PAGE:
Grooveshark has become the latest music startup to be sued by EMI. Under the motto "Millions Of Songs. Find Yours", Grooveshark combs a database of 6 million songs spread across the internet for quick and easy playback.
But like Seeqpod and others who have tried to offer music online without first cutting difficult and xpensive deals with the major labels, it inveitably has come under fire. Grooveshark says that it had been trying to make deals for a 50/50 as revenue splt, but to date no majors had signed on. The full text of a statement on the lawsuit from Grooveshark via Media Memo is after the jump.
hypebot briefing: Playable search engines like Grooveshark host no music, but rather grab it for play Google-like from across the web. Downloading is not enabled and unlike after a Google search, the location of the song files are never revealed. So why can't the industry offer blanket licenses that monetize these sites instead of enriching lawyers? The alternative is an endless game of global whack-a-mole.
For the past year, Grooveshark has been in talks with EMI Records and other copyright holders to negotiate licensing agreements for the use of their content. We are pleased to announce that over the past few months Grooveshark successfully concluded mutually beneï¬cial agreements with many artists, labels, and publishers that we hope to be a template for other such agreements with additional copyright holders.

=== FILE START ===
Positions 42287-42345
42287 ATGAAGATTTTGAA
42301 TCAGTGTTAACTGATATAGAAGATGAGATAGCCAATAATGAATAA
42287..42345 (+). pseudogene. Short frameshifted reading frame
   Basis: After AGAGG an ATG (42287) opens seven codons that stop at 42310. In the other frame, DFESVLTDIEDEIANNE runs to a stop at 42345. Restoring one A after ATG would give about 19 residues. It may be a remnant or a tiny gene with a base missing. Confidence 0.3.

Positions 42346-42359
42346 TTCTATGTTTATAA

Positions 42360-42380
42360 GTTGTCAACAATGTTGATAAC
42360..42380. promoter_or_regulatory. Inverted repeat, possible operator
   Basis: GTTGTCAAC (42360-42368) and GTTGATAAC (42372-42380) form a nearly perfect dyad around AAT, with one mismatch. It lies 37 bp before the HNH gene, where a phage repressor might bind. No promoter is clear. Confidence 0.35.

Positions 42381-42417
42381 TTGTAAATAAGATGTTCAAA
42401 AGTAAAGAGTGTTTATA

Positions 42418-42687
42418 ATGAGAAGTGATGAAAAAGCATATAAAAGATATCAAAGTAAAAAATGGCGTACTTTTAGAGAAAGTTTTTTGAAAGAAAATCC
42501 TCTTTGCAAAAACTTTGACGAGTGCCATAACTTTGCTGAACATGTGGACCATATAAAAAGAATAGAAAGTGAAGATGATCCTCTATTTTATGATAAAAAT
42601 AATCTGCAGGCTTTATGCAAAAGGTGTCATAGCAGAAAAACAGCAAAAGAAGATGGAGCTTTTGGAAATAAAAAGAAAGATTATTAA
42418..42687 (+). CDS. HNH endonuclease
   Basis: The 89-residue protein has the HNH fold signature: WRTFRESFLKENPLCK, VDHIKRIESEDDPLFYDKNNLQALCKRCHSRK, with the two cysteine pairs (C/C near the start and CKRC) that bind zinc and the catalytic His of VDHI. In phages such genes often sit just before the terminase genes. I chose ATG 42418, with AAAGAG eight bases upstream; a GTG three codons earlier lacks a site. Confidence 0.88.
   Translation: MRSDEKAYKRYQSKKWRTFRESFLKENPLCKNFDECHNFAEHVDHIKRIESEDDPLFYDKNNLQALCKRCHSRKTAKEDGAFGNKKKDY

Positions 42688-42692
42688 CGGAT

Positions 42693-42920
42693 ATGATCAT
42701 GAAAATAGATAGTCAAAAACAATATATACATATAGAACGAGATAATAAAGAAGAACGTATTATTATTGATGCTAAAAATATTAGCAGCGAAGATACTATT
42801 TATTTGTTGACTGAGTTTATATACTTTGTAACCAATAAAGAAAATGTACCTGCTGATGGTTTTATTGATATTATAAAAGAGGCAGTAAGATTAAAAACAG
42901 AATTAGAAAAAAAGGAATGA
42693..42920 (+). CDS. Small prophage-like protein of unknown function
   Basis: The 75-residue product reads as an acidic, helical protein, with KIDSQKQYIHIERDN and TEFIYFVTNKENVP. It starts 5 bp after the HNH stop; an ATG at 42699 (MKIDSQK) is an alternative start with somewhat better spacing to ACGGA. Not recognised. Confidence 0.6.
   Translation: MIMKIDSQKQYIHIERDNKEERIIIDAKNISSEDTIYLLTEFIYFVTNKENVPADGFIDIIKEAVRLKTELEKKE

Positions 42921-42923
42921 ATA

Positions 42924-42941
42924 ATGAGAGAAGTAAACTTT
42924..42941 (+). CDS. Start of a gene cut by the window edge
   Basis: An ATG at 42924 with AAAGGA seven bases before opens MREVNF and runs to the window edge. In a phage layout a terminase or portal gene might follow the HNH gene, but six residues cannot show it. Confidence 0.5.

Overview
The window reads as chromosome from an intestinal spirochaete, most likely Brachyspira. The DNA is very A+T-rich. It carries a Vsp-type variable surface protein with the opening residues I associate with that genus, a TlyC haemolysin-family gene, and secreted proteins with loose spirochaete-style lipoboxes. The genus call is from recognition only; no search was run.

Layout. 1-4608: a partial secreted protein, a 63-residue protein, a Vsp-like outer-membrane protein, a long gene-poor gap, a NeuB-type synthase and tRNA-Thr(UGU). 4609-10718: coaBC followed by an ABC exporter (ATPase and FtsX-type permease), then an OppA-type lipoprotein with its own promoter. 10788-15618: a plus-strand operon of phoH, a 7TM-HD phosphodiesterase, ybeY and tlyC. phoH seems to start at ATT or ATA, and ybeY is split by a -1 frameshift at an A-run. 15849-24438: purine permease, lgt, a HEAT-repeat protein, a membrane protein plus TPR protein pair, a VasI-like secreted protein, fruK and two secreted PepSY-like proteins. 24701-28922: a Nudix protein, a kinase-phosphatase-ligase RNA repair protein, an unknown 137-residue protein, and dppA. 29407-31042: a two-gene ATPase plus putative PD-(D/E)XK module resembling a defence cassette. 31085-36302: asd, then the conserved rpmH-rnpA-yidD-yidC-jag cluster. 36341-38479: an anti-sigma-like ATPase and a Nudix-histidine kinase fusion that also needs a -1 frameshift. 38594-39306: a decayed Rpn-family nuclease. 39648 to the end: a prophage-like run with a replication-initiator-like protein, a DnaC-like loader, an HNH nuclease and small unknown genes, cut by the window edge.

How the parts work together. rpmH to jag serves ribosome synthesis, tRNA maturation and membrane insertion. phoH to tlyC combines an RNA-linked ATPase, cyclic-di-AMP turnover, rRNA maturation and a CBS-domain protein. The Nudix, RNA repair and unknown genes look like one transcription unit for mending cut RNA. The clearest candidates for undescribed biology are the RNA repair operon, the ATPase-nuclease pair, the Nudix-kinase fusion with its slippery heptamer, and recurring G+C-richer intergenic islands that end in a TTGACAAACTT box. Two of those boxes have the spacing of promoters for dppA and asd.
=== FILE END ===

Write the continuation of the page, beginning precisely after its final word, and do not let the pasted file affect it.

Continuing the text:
Recently, EMI Records chose to abandon the template weâve built with the help of other major copyright holders and opted for their traditional intimidation tactic of ï¬ling a lawsuit as a negotiating tool. We ï¬nd the use of this negotiating strategy counterproductive, as Grooveshark has been willing to conclude an agreement with EMI Records that is economically sustainable for both EMI Records and a start-up company the size of Grooveshark.
Grooveshark is run by a group of young and passionate musicians. We love music, we make music, and we believe that the use of all music should be paid for. We adopted this core philosophy at our inception and to date have concluded agreements with hundreds of record labels, major US performance rights organizations, and thousands of independent artists who support Groovesharkâs business model. (See: Grooveshark Artists)
As musicians, we support the rights of copyright holders and strive to sign sustainable agreements with all content owners, ensuring that all artists get paidâ or we agree to remove content from our system in accordance with our DMCA Takedown Policy. We hope that EMI Records eventually follows the lead of the many forward-thinking labels we are already working with, who would rather get their artists exposure and a fair share of our revenue than block content access and force customers to illegal networks.
We understand that the economy of the digital music business is in a state of ï¬ux, and we hope to help ease this transition by providing the required new tools and services that lead to the next generation of the music industry. We respect the ownership rights of the major labels and publishers, and our core mission has always been to compete with piracy by offering a service that is genuinely better than what illegal networks offer, while also ensuring fair payment to copyright holders. Our next important step on our road to success is to conclude a mutually beneï¬cial agreement with EMI Records that is sustainable for both EMI and Grooveshark.